It’s quiet. It’s early. My coffee is hot. The sky is still black. The world is still asleep. The day is coming. In a few moments the day will arrive. It will roar down the track with the rising of the sun. The stillness of the dawn will be exchanged for the noise of the day. The calm of solitude will be replaced by the pounding pace of the human race. The refuge of the early morning will be invaded by decisions to be made and deadlines to be met.

For the next twelve hours I will be exposed to the day’s demands. It is now that I must make a choice. Because of Calvary, I’m free to choose. And so I choose

I choose love. No occasion justifies hatred; no injustice warrants bitterness. I choose love. Today I will love God and what God loves.

I choose joy. I will invite my God to be the God of circumstance. I will refuse the temptation to be cynical, the tool of the lazy thinker. I will refuse to see people as anything less than human beings, created by God. I will refuse to see any problems anything less than an opportunity to see God.

I choose peace. I will live forgiven. I will forgive so that I will forgive.

I choose patience. I will overlook the inconveniences of the world. Instead of cursing for one who takes my place, I’ll invite him to do so. Rather than complain that the wait is too long, I will thank God for a moment to pray. Instead of clenching m y fist at new assignments, I will face them with joy and courage.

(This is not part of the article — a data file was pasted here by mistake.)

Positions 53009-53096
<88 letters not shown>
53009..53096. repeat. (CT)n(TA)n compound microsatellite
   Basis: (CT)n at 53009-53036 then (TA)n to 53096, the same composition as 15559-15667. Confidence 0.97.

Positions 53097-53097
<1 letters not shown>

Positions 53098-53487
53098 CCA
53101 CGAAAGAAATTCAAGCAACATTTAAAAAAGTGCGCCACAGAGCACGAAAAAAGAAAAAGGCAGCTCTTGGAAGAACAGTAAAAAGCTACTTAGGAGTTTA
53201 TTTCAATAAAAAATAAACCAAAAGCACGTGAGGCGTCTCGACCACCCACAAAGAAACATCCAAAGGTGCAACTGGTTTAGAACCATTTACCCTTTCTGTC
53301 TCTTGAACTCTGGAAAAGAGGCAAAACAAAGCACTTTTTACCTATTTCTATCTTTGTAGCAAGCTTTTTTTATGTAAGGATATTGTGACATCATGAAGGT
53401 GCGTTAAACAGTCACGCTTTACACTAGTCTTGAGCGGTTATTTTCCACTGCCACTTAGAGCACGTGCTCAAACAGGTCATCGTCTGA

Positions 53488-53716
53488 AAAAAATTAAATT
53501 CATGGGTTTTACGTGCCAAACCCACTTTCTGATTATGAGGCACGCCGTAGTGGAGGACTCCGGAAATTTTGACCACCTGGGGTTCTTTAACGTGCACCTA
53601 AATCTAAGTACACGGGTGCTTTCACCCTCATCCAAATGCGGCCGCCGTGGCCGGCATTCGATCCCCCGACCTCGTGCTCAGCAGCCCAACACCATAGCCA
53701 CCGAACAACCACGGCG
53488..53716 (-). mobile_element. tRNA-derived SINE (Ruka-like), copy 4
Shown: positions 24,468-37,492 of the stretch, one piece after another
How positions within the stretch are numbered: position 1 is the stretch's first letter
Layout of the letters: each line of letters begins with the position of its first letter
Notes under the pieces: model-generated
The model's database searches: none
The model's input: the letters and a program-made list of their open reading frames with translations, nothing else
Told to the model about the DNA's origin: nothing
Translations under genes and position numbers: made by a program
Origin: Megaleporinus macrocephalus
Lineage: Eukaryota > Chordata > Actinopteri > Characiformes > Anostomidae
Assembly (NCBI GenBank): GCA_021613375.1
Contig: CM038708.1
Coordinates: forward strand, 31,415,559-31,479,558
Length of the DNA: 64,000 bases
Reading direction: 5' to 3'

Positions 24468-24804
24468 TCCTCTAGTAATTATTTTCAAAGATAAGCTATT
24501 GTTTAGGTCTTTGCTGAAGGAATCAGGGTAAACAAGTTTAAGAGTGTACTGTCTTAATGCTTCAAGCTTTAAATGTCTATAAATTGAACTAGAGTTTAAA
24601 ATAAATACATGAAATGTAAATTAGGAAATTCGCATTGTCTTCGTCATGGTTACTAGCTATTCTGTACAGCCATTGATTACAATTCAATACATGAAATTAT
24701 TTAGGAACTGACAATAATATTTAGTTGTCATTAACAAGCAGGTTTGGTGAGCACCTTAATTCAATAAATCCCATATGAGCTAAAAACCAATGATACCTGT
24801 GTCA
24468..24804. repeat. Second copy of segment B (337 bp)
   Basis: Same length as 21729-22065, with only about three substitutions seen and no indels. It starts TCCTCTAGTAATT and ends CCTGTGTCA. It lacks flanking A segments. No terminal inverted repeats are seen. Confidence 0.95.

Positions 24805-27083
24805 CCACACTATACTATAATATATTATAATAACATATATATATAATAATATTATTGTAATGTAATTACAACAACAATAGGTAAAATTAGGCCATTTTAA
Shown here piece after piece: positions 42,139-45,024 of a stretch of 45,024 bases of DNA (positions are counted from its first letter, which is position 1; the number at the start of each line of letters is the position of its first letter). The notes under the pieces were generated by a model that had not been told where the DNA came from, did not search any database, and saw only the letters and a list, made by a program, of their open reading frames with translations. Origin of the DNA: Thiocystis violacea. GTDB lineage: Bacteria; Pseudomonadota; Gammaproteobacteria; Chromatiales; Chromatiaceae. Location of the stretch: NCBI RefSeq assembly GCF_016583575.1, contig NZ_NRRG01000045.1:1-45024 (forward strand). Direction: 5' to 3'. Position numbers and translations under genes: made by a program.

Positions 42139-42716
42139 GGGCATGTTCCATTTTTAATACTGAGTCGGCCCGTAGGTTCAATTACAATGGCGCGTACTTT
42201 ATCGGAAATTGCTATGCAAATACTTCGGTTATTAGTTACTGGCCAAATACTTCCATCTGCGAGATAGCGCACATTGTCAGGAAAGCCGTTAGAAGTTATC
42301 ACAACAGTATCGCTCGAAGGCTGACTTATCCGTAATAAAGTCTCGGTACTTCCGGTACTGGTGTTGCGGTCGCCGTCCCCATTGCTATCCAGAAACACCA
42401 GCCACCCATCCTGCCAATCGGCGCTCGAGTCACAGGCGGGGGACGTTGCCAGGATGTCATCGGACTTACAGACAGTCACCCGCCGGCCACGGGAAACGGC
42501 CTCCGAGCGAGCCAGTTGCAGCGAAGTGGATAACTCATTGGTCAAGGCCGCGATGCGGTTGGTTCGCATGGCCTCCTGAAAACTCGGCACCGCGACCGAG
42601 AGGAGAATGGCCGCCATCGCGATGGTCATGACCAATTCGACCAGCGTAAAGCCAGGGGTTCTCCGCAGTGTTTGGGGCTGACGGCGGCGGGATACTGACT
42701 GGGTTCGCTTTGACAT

I choose kindness. I will be kind to the poor, for they are alone. Kind to the rich, for they are afraid. And kind to the unkind, for such is how God has treated me.

I choose goodness. I will go without before I take dishonest gain. I will be overlooked before I will boast. I will confess before I will accuse. I choose goodness.

I choose faithfulness. Today I will keep my promises. My debtors will not regret their trust. My associates will not question my word. My wife will not question my love. And my children will never fear that father will not come home.

I choose gentleness. Nothing is won by force. I choose to be gentle. If I raise my voice may it be only in praise. If I clench my fist, may it only in prayer. If I make a demand, may it be only of myself.

I choose self-control….I am a spiritual being. After this body is dead, my spirit will soar. I refuse to let what will rot, rule the eternal. I choose self-control. I will be drunk only by joy. I will be impassioned only by my faith. I will be influenced only by God. I will be taught only by Christ. I choose self-control.

Love, joy, peace, patience, kindness, goodness, faithfulness, gentleness and self-control, to these I commit my day. If I succeed, I will give thanks. If I fail, I will seek His grace. An d then, when this day is done, I will place my head on my pillow and rest.

See Today’s Readings: Cycle B

See Homily Option

See Other Homily Sources